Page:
06 August 2022

The ‘Doomsday Clock’ is
ticking closer to Midnight
on this Hiroshima Day

Survivors of the atomic bombing in Hiroshima lay flowers at the cherry tree in Merrion Square, Dublin (Photograph: Patrick Comerford)

Patrick Comerford

President, Irish Campaign for Nuclear Disarmament

Irish CND Annual Hiroshima Day Commemoration,

6 August 2022

1 p.m., Merrion Square, Dublin 2

Good afternoon.

It is good to be with you this afternoon in Merrion Square on this anniversary of the Hiroshima bombing. I’m sorry that I’m not with you in person. Instead, I’m here in Milton Keynes, and for health reasons I’m not able to travel very much at the moment.

But I am with you in this video link and I am with you very much in spirit.

I am here at the monastery beside the Japanese Peace Pagoda in Milton Keynes which has very strong associations and very strong links with the Hibakusha and the victims of and survivors of the Hiroshima bombing on 6 August 1945.

Many people may be wondering why, 77 years later, we need to remember that bombing. But, of course, we are living in dangerous times. We have never been closer to Hiroshima than we are today.

The Bulletin of Atomic Scientists says that the ‘Doomsday Clock’ is only 100 seconds to Midnight. That is the nearest we have been to Global Hiroshima since the ‘Doomsday Clock’ was first inaugurated in 1947. In 1947, we were seven minutes from Midnight. When it came to the end of the Cold War in 1991, the world could take a breather, take a deep breath. By then we were, in fact, 17 minutes from Midnight.

Now it likes increasingly like the world is running out of time.

We edge closer and closer, by microseconds, every moment, to Doomsday.

That push comes because of global warming; but it also comes because once again we are living in an atmosphere where the world is at war and where the nuclear powers are threatening to use their nuclear weapons if each alliance starts to expand any further.

Many experts, many commentators, are saying that Russia is in danger of resorting to nuclear or chemical weapons if the war in Ukraine intensifies.

Indeed, Vladimir Putin has exploited gaps in international law and policies. International law has failed in recent years because the international powers, particularly the nuclear weapons powers, have failed to regulate nuclear capabilities.

Putin says that he has special combat readiness for his nuclear weapons. He is threatening his foes in the West that he has identified, telling them that they face consequences that ‘you have never faced in history.’

In other words, there is no such thing as a ‘nuclear deterrent.’

He is willing to use his nuclear weapons, and we can presume therefore that all the nuclear powers are willing to use their ‘nuclear option’ too.

Who is going to pull us back from the precipice?

Who is going to say that enough is enough?

Who is going to try to lead the way so that we can get back to the Intermediate-Range Nuclear Forces Treaty that Trump walked away from in 2019, paving the way for Putin being able to make his nuclear threats?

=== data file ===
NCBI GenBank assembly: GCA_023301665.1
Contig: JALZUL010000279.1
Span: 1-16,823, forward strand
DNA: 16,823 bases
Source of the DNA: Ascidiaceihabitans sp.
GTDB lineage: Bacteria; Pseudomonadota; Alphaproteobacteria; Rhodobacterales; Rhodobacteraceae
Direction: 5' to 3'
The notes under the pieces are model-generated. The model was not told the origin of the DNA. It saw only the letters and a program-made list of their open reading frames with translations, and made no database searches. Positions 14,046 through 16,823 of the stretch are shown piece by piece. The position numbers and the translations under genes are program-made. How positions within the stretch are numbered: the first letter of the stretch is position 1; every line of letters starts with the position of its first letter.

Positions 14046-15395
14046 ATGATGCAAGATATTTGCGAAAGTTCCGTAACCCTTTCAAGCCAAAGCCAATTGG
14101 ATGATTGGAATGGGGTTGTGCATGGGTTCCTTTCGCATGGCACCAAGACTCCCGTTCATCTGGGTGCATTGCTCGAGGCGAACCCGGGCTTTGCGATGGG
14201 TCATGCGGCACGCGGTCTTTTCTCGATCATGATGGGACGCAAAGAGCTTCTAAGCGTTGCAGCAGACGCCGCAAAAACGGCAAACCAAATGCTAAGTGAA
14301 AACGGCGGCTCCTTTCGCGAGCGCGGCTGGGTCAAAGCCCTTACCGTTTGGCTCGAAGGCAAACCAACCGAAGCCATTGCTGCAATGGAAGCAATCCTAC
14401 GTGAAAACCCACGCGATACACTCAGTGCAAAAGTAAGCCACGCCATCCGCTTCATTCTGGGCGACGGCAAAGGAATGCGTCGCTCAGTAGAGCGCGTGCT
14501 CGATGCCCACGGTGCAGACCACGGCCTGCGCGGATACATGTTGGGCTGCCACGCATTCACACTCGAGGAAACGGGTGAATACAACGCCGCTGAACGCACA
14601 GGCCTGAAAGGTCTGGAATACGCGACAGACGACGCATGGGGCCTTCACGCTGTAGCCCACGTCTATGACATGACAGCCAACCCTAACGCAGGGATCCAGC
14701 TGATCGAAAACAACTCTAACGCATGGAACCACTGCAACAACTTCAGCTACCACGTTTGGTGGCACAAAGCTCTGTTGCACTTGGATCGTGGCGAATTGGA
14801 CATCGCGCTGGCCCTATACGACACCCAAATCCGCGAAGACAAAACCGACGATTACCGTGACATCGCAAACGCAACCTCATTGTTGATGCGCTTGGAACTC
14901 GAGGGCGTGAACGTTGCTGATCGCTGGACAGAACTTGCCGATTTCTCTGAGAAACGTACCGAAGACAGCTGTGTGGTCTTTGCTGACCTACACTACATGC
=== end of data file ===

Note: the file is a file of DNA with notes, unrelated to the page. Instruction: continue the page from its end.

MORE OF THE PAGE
Now Putin has abandoned any thought of making a commitment to ‘no first use’ as a principle in international law.

The experts agree that it is now hard to predict what is going to happen with nuclear weapons and the nuclear stockpiles in the world.

Never before has the need for CND (Campaign for Nuclear Disarmament) been greater.

We need to campaign for the complete abolition of nuclear weapons.

We need to campaign for a commitment from the nuclear powers, to give a commitment not to use their nuclear weapons and to reduce their stockpiles.

We need to remind the world that just one nuclear weapon 77 years ago on 6 August 1945 wiped out 200,000 people in Hiroshima – and that nuclear weapon was smaller than any of the intermediate-range nuclear missiles that we are being threatened with use today.

I am sad that’s may be my last address on Hiroshima Day as President of the Irish Campaign for Nuclear Disarmament. Health is telling me that I should soon step down.

But that does not reduce my commitment to campaigning for nuclear disarmament, campaigning for the abolition of all nuclear weapons, campaigning and reminding us all that we need to remember Hiroshima – not just on 6 August but every day, every moment, until all nuclear weapons are put out of reach!

Thank you.

(Revd Canon Professor) Patrick Comerford is President of the Irish Campaign for Nuclear Disarmament. A priest in the Church of Ireland, he is now living in retirement in Milton Keynes. This address was recorded for Irish CND’s annual Hiroshima Day commemorations in Merrion Square, Dublin, on 6 August 2022.


Hugh McFadden said...

Thank you for all of the dedication and tireless work that you have done over the years to highlight the extreme danger posed to humanity by the possession of nuclear weapons by so many countries. I wish you a speedy recovery to good health. May you enjoy your well-deserved retirement.

Beannachtaí agus Salut: Hugh McFadden

glenda cimino said...

yes - what Hugh said above! May we never give up until nuclear weapons are abolished forever from the face of this precious, beautiful earth.....